Ayurveda a wise, ancient and very conscious science

Over the last several years I had the good fortune to be exposed to the wise and ancient science of Ayurveda through my former partner studying to become an Ayuveda Practitioner. As well as regular downloads on what she was learning, and the experience of living an Ayurveda lifestyle, I had the great fortune to meet the Vaidya (Ayurveda Physician) she was studying under,  an internationally recognised Professor. The health and vitality of her Vaidya was an incredible testament to the value of living an Ayurveda lifestyle. The Vaidya is a private man, and all I wish to say is that the relationship between his age and his vitality was staggering and had a huge impact on me, and my understanding of how profoundly powerful Ayurveda is in actually creating positive health.


So for those who haven’t been exposed to Ayurveda, here comes a quick synopsis.

Ayurveda dates back to 3,500BC from a time when ancient civilisations were demonstrating levels of knowledge and wisdom far greater than many intervening periods.


The term literally means ‘Science of Life’.

Ayurveda approaches health and medicine with an extraordinarily thorough analysis of an individual’s health, and provides a prescription for lifestyle, body, mind, and spirit that is tailored to creating optimal health, and which includes suggested diet, use of herbs, and suggested activities including physical and spiritual. It is also flexible enough to accommodate the needs of the individuals life and their preferences and can be adjusted so that the prescriptions are such that the person can master the regime.

Ayurveda teaches that all disease comes from an imbalance between the body, the mind, and the spirit. When all are in balance the individual is protected by a strong net of bodily systems which act like a suit of armour. When the system is out of balance there are chinks in the armour and the individual is more exposed to disease.

Ayurveda works proactively to create wellness and balance that helps prevent disease. In a new patient it acts to restore balance, and in a sick patient it acts with greater urgency and more drastic measures to restore balance while working hand in hand with modern medicine as necessary to determine what other interventions might be appropriate if the body cant be brought back into balance quickly enough relative to the severity of the condition.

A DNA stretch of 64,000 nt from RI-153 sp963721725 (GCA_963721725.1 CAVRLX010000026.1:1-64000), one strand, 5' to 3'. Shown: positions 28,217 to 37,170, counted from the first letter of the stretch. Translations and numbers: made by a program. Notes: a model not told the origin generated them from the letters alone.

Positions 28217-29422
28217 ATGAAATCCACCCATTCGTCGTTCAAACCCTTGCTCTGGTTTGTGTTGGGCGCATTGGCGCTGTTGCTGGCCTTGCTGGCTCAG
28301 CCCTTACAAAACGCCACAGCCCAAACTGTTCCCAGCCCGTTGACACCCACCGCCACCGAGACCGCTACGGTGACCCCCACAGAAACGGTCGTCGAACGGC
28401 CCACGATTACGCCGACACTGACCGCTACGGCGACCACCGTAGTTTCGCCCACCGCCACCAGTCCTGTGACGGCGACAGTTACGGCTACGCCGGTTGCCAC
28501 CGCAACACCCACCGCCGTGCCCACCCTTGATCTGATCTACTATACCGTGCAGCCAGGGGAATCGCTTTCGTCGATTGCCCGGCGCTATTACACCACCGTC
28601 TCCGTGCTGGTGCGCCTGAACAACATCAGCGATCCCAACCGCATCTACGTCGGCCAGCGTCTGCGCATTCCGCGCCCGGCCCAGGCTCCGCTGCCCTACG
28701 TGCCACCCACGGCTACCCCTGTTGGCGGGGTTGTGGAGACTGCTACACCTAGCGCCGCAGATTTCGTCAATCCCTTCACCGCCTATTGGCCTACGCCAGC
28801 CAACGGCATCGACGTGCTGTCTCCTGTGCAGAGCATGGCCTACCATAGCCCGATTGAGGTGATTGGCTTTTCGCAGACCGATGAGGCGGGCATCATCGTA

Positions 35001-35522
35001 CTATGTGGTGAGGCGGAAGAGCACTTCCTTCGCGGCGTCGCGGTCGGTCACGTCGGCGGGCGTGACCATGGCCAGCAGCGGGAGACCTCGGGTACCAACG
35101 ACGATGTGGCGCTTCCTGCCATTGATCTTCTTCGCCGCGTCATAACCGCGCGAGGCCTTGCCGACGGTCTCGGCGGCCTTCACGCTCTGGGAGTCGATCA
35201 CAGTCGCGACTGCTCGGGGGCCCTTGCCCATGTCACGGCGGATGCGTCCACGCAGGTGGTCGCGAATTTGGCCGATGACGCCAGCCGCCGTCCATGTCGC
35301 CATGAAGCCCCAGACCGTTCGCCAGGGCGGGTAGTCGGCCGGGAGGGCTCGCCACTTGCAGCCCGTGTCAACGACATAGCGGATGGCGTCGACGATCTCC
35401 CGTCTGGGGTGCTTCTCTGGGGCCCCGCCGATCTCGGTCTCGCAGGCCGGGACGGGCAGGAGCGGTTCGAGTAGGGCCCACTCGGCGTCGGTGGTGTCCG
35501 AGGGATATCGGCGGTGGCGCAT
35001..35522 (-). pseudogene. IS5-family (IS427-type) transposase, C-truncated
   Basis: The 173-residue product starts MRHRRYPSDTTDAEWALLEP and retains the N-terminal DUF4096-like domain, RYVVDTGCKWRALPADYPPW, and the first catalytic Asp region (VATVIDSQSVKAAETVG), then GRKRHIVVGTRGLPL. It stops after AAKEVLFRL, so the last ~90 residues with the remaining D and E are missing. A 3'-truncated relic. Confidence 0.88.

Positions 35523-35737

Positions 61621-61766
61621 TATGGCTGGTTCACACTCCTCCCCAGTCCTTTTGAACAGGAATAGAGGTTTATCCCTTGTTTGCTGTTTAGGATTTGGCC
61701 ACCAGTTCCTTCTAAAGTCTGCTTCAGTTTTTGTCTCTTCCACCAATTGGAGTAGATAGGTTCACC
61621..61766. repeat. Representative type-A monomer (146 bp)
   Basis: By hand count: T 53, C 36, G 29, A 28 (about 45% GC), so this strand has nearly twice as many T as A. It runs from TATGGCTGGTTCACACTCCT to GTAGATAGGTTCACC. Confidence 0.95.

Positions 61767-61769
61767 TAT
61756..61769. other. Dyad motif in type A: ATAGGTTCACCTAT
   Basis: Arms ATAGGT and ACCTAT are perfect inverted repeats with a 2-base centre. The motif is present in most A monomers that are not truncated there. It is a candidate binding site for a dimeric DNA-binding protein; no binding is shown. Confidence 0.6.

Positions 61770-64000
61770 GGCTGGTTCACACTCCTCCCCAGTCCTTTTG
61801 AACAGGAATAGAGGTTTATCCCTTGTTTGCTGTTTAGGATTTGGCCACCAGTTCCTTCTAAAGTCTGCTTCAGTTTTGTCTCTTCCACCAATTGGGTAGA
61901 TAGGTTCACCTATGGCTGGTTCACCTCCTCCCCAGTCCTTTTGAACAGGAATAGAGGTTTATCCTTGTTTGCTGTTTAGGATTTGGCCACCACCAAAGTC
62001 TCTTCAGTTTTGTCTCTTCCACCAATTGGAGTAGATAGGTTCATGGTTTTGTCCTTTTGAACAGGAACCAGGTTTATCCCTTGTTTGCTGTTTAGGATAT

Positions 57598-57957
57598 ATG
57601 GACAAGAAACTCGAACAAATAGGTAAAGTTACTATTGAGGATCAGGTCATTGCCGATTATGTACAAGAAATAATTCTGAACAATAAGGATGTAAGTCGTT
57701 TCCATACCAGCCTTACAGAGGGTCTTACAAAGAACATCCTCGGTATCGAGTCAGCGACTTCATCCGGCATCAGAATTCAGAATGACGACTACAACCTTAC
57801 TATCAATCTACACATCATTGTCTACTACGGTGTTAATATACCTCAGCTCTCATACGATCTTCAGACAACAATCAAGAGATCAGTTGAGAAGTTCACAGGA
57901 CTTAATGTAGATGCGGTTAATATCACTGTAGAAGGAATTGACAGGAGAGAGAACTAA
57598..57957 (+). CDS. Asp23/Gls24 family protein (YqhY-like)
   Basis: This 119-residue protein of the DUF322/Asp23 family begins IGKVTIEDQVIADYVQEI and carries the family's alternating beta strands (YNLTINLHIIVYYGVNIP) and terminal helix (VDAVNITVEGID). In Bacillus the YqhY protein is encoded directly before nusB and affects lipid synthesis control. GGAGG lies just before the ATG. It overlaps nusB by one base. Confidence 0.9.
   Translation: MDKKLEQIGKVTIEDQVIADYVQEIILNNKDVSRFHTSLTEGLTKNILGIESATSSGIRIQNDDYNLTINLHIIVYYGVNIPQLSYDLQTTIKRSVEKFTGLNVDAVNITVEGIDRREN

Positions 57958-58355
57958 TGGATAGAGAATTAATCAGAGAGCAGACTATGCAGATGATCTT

Western medicine has achieved remarkable things in many areas, and there are many passionate clinicians and scientists who have created extraordinary results for western medicine. Ayurveda practitioners in general see themselves as partners with western medicine Doctors.

When a patient has allowed their body to reach a stage of severe imbalance and disease, while Ayurveda can play a powerful role in reinstating the bodily systems that can support a recovery, very often conditions are too severe to rely on such a path alone, and drugs or surgery may be necessary to bring a situation back within control so as to avert death or serious long term damage.

The real strength of Ayurveda is a source of extraordinary health and longevity, and as an eliminator of disease. As well as creating wellness Ayurveda also includes detoxing processes designed to remove toxins that accelerate ageing and disease.


A core focus of Ayurveda is longevity. When the body gets a diet with all of the appropriate nutrients, herb supplements that enhance longevity and remove toxins, and is supported by a physical and spiritual lifestyle that enhances balance it is capable of lifespans rarely seen in the west, and with a much stronger quality of life. I have seen this first hand.

The following paper ‘Brain Enhancing Ingredients from Āyurvedic Medicine: Quintessential Example of Bacopa monniera, a Narrative Review’ by Hemant K. Singh provides an excellent outline of Ayurveda, and at section 2.1 explains that Ayurveda looks to an expected longevity of 116 years.


Many in the western world look to science to validate the value of an area of medicine or a treatment. There is some very sound evidence in the scientific literature for Ayurveda, but sadly not as much as there should be due to ignorance and bias.

Having worked as a CFO/COO for 7 years in Medical Diagnostics, 5 years in Medical Devices, and for 4 years in Water Science I have a great respect for the value of the scientific method, but balanced by an understanding of its limitations the way it is applied in our western world. Here are some of the reasons why science should not be treated as a single point of truth:

a)      Most scientific research is funded either fully or in part by commercial parties whose products are part of the study. That relationship taints the value of a great many studies and potentially impacts study design, sample selection, treatment of outliers, and exclusion of competing technologies.